Typeface Tuesdays: Stefan Sagmeister

This week I’m making a conscious effort to not be tardy for the party. So here goes.

One of the design things I have had on my mind as of late is experimential type in the form of food. You see, I have this poster I designed for the play I Am My Own Wife, which I need to give some more dimension to. Right now I have the type as letters cut out of paper adhered to a cutting board. The idea is that the letters are being rolled out but really it’s just not believable because who rolls out paper? Ha.

So, I am going to take it to the next level but incorporating food somehow. The cutting board doesn’t need to be there necessarily, but I do want nod to the kitchen to some degree in order to convey a domestic feel. Plus, I really want to roll up my sleeves and play with food!

To give you a sense of what I’ve designed so far, below are some images from the photo shoot I’ve been playing around with…

This project reminds me of one of my favorite outlandish and super clever designers — Stefan Sagmeister — who I’ve mentioned before. This description of Sagmeister conveys, in part, why his work resonates with me: “Sagmeister is known for his stunning and original approach to the design of album art, magazine spreads, advertising and installation works. He often takes a renegade, DIY approach to type; in 1999 he made a poster by photographing words he had scratched onto his torso.” (excerpt from 2008 NYT blog post).  For the most part, his work is very conceptual and technical (labor-intensive).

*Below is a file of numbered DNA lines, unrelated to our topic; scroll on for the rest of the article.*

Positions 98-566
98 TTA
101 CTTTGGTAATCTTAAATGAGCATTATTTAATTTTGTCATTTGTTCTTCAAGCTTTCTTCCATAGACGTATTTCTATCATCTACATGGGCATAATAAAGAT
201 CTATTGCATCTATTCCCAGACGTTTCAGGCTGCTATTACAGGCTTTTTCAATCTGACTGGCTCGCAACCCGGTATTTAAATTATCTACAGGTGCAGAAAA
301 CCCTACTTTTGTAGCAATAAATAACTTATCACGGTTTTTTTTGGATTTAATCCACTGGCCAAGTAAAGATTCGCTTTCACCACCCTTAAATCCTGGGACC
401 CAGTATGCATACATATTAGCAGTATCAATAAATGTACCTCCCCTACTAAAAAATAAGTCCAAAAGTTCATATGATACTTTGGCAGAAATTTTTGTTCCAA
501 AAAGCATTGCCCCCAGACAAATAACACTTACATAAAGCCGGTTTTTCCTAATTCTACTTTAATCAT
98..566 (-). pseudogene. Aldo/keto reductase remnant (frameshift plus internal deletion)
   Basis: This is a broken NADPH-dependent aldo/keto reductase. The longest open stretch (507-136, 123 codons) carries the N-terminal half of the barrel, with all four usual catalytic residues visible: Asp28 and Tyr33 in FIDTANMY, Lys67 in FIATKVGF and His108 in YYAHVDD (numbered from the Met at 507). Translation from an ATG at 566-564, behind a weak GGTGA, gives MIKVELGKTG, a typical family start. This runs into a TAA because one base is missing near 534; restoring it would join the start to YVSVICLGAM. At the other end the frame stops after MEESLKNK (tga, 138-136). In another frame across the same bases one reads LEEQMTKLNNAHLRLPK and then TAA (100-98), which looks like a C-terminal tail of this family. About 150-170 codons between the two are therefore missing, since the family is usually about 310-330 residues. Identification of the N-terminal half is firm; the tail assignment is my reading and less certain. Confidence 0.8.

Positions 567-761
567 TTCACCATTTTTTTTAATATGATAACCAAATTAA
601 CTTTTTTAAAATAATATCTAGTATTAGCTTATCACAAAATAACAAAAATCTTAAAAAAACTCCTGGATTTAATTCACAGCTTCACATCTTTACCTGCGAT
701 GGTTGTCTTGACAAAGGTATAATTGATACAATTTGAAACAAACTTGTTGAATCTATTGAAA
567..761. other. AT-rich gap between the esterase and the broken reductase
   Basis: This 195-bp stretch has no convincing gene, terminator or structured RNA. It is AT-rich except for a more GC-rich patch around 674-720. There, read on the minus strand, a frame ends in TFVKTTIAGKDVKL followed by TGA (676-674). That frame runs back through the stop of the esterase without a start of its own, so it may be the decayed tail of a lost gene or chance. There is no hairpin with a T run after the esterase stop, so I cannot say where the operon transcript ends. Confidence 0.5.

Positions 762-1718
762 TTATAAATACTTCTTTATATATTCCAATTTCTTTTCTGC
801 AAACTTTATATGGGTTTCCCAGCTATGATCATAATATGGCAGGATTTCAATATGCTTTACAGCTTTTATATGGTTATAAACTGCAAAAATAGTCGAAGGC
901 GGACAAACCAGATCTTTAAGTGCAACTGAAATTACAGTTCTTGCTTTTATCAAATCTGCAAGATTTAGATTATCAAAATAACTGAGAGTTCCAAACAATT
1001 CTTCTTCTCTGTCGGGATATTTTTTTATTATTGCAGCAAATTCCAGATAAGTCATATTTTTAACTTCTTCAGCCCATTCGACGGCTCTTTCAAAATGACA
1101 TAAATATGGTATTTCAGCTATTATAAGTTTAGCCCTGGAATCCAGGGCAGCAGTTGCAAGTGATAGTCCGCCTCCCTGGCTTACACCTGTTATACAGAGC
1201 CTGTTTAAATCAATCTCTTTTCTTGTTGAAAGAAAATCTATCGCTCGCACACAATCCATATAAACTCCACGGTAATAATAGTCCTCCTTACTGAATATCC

Sagmeister also has this amazing approach to his life, his work, how he gets inspired, etc. You really need to watch a few Ted Talks videos to get a better sense of him and I assure you, at the very least, you’ll be fascinated. He’s also got an amusing accent. Go here, and here. This videos include some more examples of his work.

“Laziness is Bad For the Soul” — This one is a little gross but I like the thought behind it. And, oddly, I find something humorous about it.

“The Happy Film” — Here he uses negative space to create the shapes of the letters. It does evoke happiness because watermelon makes you think of summer time and summer is for playing and fun.

“Everything I Do Always Comes Back to Me” — This one is interesting but reminds me that a little can go a long way. This type is pretty hard to read in all of the images I found of it.

“Obsessions Make My Life Worse and My Work Better” — This one isn’t food-related, but brilliant. They are actually thousands of pennies.

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